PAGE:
Venetian Plaster Explained

What is commonly called “Venetian plaster” is a technique used for the application of plaster to walls, raised or curved areas, and ceilings, to give it a wonderful heightened stucco type appearance and texture. This highly stylised method was perfected by skilled European craftsmen in the 15th-century area of Venice, Italy, from where its name derives.

  • It has stood the tests of time and is still popular right up into the present.

Specific refinements which involved in the method and the plaster compounds used have developed it into an artistic process which can be applied to modern buildings or remodelling projects.

How is it applied?

The basic technique for applying Venetian plaster involves using a humble trowel, a putty knife, or spatula to administer the plaster in thin, successive layers, which are then allowed to dry, before applying another layer.

The first layers must be somewhat thinner and smoother so the plaster will adhere to the applied area more efficiently with time. As yet more layers of plaster are administered, the aim is not to make a smooth surface, but patterns and textures into the plaster which are preserved when drying has finished.

A final thin layer of Venetian plaster is then applied for sealing any surface blemishes, and, after drying, the surface is softly  sanded to polish it and eradicate any more imperfections which might lead to any chipping or cracking.

  • The end result is a semi-gloss marbleising finish where the plaster has a beautiful subtle colour and texture innovations which change with lighting and different viewpoints.

Applying Paint

The use of Venetian plaster in Perth, can also include layers of paint. Rather than making use of only plaster, paint may also be put onto the surface of the wall at a slight angle in layers, giving the finished look one of texture and nuance.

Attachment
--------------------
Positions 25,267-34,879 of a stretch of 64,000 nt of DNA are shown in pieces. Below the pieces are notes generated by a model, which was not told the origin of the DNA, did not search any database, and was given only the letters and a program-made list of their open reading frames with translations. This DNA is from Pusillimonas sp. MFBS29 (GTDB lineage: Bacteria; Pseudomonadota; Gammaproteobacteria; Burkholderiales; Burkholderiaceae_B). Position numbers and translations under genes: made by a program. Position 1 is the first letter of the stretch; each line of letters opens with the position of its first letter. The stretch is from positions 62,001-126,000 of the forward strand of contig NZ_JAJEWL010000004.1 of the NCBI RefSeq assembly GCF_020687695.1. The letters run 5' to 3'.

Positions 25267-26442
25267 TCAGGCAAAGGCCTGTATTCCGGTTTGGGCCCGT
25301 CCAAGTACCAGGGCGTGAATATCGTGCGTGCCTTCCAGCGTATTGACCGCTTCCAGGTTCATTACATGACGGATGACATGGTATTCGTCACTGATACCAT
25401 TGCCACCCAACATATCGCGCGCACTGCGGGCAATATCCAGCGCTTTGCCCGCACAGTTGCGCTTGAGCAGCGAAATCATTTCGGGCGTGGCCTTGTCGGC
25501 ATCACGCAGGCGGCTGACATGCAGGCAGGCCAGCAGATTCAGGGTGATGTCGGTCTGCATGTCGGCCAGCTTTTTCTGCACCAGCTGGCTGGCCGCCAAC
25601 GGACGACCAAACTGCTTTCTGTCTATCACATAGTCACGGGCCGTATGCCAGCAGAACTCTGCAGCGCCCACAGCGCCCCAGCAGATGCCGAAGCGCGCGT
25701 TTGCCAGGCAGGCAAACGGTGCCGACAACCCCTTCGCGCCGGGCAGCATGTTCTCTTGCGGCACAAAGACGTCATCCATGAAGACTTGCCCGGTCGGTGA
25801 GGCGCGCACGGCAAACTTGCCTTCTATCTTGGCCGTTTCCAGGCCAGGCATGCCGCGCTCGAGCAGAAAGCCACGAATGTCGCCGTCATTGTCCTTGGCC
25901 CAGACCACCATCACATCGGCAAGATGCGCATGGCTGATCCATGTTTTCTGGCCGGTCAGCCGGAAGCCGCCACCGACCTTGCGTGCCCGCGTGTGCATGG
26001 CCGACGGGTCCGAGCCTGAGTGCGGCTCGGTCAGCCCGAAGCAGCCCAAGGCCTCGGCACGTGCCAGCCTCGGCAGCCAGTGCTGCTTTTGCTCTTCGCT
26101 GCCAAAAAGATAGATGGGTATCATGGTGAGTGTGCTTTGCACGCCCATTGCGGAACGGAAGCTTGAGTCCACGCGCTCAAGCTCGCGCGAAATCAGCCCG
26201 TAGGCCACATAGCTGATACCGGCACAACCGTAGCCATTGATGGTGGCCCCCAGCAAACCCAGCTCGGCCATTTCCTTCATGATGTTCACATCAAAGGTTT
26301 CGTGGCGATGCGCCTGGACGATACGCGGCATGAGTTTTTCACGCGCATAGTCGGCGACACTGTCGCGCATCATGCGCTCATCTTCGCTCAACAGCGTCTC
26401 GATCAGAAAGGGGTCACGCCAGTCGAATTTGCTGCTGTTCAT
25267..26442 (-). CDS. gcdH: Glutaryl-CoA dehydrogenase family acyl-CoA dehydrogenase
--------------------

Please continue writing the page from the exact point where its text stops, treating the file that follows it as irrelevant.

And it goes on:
• The utilisation of paint will create a finer surface effect than plaster due to its lower viscosity.

There is also a hybrid method which involves the application of Venetian plaster by itself and then afterwards following up with a Venetian paint as the final layer. The more time spent working repeating patterns into the surface be with the use of both paint and plaster, the much more impressive will be the end result when finished.

  • The final overall appearance is one of artificially aging the wall or ceiling area and giving it a look of great beauty.

Various Styles Down Through The Ages

Because the wonderful art of Venetian plaster has been practiced now for over 500 years, there are a small number of different styles of this method which have come into play with their own personal histories.

  • One of the most popular is the “Marmorino” look, which is a Renaissance style which makes use of crushed marble and lime putty for those areas which allow for a wide range of texture and colours which resemble natural stone.

Whichever style of Venetian plaster you prefer, it will look absolutely beautiful anywhere!